Hans Zimmer’s ominous Shepard tones come fully packaged with an hour’s worth of 70mm film stock and era-authentic props in Nolan’s long-awaited epic Dunkirk. Ticking in synchrony with the viewers’ pulse, Zimmer imposes quick and resonant orchestration that reverberates through the action in the cockpit and on the beachhead. Hitchcock would be proud.
The opening scene is set by overlaid typescript. They are stranded, and hoping for deliverance, reads the text. They are looking for a miracle, looking for home. “Home”. Like that, we have a central motif—but is Home really what we’re waiting for? Swap out a consonant and you’ve got an answer: hope is the most elusive, and desired, element involved. Hope and hopelessness weigh on the minds of each character in spades, while they’re connection to home seems distant, unassuming, or trivial.
That the lack of exposition gave us protagonists-as-blank-slates was fine. Major historical events shouldn’t squander valuable $400/minute film stock just to do us the favour of explaining Harry Styles’ backstory or bother bringing us up to speed on the development of the European theatre. The only point worth making is made effortlessly: invasion is imminent.
The film prematurely reaches its heights in the opening ten-minute sequence that establishes the beachhead as the primary setting. Contesting with it is Tom Hardy’s mute send-off which has remained equally wedged in my memory.
Its nadir is more difficult to settle on. Zimmer’s sonic climax was botched, surely, by his crescendo (feat. high strings and synths) arriving flat after George’s accident. The disjunctive timeline, though ineffective, is not fatally flawed. The cheesy dialogue (queue Rylance on the fishing trawler) is a distraction made worse by the sparse scripting that surrounds it. Most of the time we need Rylance, Styles, and Whitehead to situate our emotional engagement and too often we’re left with interruptions—both comic and confused—that separate our identifying with them.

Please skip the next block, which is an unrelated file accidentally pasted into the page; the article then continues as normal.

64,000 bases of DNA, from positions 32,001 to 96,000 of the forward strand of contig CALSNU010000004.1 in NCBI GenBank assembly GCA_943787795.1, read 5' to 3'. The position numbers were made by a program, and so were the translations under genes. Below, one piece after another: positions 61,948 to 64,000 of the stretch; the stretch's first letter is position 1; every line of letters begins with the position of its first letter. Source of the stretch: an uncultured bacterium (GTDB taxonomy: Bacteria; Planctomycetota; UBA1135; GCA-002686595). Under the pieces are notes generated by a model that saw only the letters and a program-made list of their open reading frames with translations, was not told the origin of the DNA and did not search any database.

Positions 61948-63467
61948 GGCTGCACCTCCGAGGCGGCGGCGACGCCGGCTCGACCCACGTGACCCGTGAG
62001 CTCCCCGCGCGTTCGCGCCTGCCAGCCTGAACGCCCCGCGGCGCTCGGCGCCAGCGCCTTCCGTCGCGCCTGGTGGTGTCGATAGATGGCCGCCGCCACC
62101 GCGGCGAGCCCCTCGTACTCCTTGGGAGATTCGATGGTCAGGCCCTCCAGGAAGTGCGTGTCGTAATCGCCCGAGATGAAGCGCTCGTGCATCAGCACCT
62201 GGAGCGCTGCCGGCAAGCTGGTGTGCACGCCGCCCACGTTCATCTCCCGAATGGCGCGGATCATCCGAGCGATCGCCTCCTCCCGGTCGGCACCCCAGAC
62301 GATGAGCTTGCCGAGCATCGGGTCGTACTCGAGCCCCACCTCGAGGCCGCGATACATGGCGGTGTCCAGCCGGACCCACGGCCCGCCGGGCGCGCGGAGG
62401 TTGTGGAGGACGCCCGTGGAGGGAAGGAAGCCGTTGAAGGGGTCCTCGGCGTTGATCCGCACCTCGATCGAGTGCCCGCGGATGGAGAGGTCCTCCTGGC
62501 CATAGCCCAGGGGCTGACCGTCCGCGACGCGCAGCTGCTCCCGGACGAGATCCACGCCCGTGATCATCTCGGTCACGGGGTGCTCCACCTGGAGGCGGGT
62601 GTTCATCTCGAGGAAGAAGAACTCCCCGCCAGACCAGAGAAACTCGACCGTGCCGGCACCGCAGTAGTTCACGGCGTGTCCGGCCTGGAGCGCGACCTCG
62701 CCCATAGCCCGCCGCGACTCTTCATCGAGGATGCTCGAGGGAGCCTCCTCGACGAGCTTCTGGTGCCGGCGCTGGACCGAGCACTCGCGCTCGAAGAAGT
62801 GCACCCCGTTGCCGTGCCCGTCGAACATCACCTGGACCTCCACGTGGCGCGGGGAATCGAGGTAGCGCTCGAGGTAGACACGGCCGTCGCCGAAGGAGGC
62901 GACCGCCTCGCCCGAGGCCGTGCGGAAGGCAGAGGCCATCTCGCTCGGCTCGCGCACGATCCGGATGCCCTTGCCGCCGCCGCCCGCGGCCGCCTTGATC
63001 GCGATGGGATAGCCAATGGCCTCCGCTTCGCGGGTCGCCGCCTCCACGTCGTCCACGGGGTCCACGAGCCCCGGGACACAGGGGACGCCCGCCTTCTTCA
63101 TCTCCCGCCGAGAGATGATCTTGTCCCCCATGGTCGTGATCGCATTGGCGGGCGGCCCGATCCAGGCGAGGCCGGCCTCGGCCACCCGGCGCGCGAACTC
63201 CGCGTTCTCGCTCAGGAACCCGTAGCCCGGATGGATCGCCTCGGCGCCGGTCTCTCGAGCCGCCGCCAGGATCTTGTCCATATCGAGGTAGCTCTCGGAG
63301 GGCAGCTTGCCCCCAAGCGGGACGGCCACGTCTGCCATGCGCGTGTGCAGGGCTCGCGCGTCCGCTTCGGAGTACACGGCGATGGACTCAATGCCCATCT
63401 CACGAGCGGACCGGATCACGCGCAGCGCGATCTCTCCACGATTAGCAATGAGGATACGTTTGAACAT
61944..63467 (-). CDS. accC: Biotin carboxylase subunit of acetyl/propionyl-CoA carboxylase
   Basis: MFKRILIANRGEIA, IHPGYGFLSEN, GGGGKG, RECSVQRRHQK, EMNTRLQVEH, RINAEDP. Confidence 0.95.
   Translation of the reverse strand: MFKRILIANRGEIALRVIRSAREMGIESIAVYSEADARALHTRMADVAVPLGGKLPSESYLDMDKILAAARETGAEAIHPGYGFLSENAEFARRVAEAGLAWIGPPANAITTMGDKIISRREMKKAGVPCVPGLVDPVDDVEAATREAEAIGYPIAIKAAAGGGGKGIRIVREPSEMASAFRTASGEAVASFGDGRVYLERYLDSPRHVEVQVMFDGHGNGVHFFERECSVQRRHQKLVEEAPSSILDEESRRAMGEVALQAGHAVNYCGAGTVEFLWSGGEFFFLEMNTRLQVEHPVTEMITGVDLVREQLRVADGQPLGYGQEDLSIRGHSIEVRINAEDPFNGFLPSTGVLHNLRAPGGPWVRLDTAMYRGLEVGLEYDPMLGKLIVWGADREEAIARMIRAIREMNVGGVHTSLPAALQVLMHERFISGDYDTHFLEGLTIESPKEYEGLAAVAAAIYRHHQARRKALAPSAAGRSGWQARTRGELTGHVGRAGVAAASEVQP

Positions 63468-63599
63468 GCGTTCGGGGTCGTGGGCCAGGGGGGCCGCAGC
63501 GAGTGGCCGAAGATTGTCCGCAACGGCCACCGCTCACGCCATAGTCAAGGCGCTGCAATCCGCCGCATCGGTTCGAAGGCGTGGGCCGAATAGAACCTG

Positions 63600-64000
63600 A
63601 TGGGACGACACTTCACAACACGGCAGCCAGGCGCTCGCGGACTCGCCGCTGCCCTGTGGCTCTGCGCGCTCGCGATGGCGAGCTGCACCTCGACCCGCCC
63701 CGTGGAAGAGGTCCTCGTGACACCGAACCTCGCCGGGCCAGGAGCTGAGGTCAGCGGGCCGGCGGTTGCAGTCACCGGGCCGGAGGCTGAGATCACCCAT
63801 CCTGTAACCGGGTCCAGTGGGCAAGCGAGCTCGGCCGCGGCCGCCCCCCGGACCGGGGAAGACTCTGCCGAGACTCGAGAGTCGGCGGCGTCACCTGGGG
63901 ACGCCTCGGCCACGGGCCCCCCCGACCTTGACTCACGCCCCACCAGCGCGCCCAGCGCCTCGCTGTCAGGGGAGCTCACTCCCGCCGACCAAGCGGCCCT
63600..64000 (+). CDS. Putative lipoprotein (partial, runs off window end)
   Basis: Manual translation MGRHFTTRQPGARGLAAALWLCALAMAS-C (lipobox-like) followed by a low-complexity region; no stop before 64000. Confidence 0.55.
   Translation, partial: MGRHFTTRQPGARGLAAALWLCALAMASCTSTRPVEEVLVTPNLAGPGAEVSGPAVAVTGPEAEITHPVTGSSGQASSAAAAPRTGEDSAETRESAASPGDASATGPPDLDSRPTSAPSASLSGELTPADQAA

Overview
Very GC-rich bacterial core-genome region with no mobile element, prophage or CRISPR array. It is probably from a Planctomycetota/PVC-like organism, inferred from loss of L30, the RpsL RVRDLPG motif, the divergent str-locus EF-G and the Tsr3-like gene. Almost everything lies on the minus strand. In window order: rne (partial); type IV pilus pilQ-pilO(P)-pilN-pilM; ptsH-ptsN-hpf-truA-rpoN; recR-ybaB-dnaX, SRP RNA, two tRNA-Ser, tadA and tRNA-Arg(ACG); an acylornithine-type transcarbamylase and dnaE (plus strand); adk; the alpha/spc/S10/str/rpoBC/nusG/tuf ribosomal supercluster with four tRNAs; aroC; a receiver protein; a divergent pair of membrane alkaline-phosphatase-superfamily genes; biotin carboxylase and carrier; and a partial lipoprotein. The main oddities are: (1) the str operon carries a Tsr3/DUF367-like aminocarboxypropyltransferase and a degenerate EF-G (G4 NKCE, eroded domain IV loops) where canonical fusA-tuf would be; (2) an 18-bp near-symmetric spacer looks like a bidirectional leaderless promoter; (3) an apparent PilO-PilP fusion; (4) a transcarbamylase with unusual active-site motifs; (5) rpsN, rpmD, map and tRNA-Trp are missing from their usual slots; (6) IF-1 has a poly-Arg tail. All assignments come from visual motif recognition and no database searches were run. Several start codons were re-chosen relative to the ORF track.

A stranded Cillian Murphy perched atop a sunken destroyer introduces the film’s true chronology by force. It becomes clear that what we’ve witnessed to that point is a mish-mash of non-linear events. This entire trope is unnecessary in advancing the plot (with the notable exception of the grounded French pilot waving to an airborne Tom Hardy, which was expertly conceived). Willful obscurity such as this is simply Nolan paying homage to Nolan. For the timelines to make sense the audience needs to realize that Murphy is the captain of the lifeboat that turns Whitehead and Styles away. The scene is too darkly lit for us to immediately recognize Murphy’s likeness, whose peaked seaman’s cap does little to help.
Nolan said that he “lost the forest for the trees” during post-production, and this became unsparingly evident on second viewing. Sloppy, spastic jump cuts, inconsistent light and colour grading, the water temperature changing from deep blue to murky grey from one shot to the next…are these technical flaws or artistically-motivated defects?
Hardy proves again that he can deliver while both masked and not. Rylance pitilessly saves the entire Sea timeline from being a complete wash and a vapid mishmash of emotional displacement. Styles and his British Army counterpart Fionn Whitehead prove themselves as performers capable of demanding scenes and commandeering what little emotional reserves we have left to deploy.
By convoluted means, Nolan depicts an otherwise very basic series of events as told from three converging perspectives, and any fair assessment needs to recognize that the whole movie after the opening scene is non-chronological. Playing with the timelines simply does too little for our sense of immersion. Neither do the unaddressed, or unjustified, plot holes. From the moment we’re dealt a traumatized Cillian Murphy, we’re made to sit through the remaining half of the movie with nagging regret that we didn’t pay close attention to him earlier. But after two viewings, there are still no immediate answers to the questions his character suggests. There’s also no answer as to why Nolan would throw in a needless, emotionally disrupting omission like this in the first place.
There is hope yet for Dunkirk. If anything, the movie is a testament to the power of film—that is, the spooled medium of film—as a capable and worth-while competitor to the green-screened blockbusters loaded with AMD graphics and motion-capture tracksuits. Yes, film in 2017 can suck us into a viewing experience rivaling thousand-dollar virtual reality rigs in its capacity for pure immersion.
Oh, and a final denunciation: George needs out, as do all the Sea sequences (really, the Mole and Air timelines are all that’s needed for the plot to sustain itself). How is his death, brought about by the weakest of off-screen altercations, to occur after we’re led to believe that these guys are emotionally indestructible machines, completely resolute in the face of terror? Never has a movie so absorbing, yet so ineffectual, drawn me both in and away from it so often.